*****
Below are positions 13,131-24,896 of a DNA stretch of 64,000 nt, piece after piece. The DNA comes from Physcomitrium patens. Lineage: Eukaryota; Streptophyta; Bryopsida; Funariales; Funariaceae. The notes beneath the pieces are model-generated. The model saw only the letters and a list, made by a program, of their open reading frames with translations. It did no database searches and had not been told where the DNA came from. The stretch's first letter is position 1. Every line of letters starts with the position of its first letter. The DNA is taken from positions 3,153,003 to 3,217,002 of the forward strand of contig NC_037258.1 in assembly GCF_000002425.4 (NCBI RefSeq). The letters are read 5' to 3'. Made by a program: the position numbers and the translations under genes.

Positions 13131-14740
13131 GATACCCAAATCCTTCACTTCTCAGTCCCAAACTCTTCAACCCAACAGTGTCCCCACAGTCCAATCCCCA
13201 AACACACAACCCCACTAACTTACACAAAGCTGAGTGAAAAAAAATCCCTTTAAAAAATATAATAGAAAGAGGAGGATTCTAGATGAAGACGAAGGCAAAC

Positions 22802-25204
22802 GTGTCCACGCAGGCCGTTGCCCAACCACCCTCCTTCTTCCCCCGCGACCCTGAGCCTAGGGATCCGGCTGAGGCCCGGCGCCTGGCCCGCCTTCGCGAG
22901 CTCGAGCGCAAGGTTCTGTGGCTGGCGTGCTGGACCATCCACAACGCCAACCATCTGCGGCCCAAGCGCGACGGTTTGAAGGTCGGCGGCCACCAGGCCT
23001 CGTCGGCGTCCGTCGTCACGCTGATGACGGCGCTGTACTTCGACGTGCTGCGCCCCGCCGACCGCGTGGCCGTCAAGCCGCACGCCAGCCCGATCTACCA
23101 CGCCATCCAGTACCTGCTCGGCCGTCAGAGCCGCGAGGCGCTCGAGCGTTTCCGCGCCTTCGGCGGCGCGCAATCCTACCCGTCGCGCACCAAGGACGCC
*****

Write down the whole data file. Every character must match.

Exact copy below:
Below are positions 13,131-24,896 of a DNA stretch of 64,000 nt, piece after piece. The DNA comes from Physcomitrium patens. Lineage: Eukaryota; Streptophyta; Bryopsida; Funariales; Funariaceae. The notes beneath the pieces are model-generated. The model saw only the letters and a list, made by a program, of their open reading frames with translations. It did no database searches and had not been told where the DNA came from. The stretch's first letter is position 1. Every line of letters starts with the position of its first letter. The DNA is taken from positions 3,153,003 to 3,217,002 of the forward strand of contig NC_037258.1 in assembly GCF_000002425.4 (NCBI RefSeq). The letters are read 5' to 3'. Made by a program: the position numbers and the translations under genes.

Positions 13131-14740
13131 GATACCCAAATCCTTCACTTCTCAGTCCCAAACTCTTCAACCCAACAGTGTCCCCACAGTCCAATCCCCA
13201 AACACACAACCCCACTAACTTACACAAAGCTGAGTGAAAAAAAATCCCTTTAAAAAATATAATAGAAAGAGGAGGATTCTAGATGAAGACGAAGGCAAAC

Positions 22802-25204
22802 GTGTCCACGCAGGCCGTTGCCCAACCACCCTCCTTCTTCCCCCGCGACCCTGAGCCTAGGGATCCGGCTGAGGCCCGGCGCCTGGCCCGCCTTCGCGAG
22901 CTCGAGCGCAAGGTTCTGTGGCTGGCGTGCTGGACCATCCACAACGCCAACCATCTGCGGCCCAAGCGCGACGGTTTGAAGGTCGGCGGCCACCAGGCCT
23001 CGTCGGCGTCCGTCGTCACGCTGATGACGGCGCTGTACTTCGACGTGCTGCGCCCCGCCGACCGCGTGGCCGTCAAGCCGCACGCCAGCCCGATCTACCA
23101 CGCCATCCAGTACCTGCTCGGCCGTCAGAGCCGCGAGGCGCTCGAGCGTTTCCGCGCCTTCGGCGGCGCGCAATCCTACCCGTCGCGCACCAAGGACGCC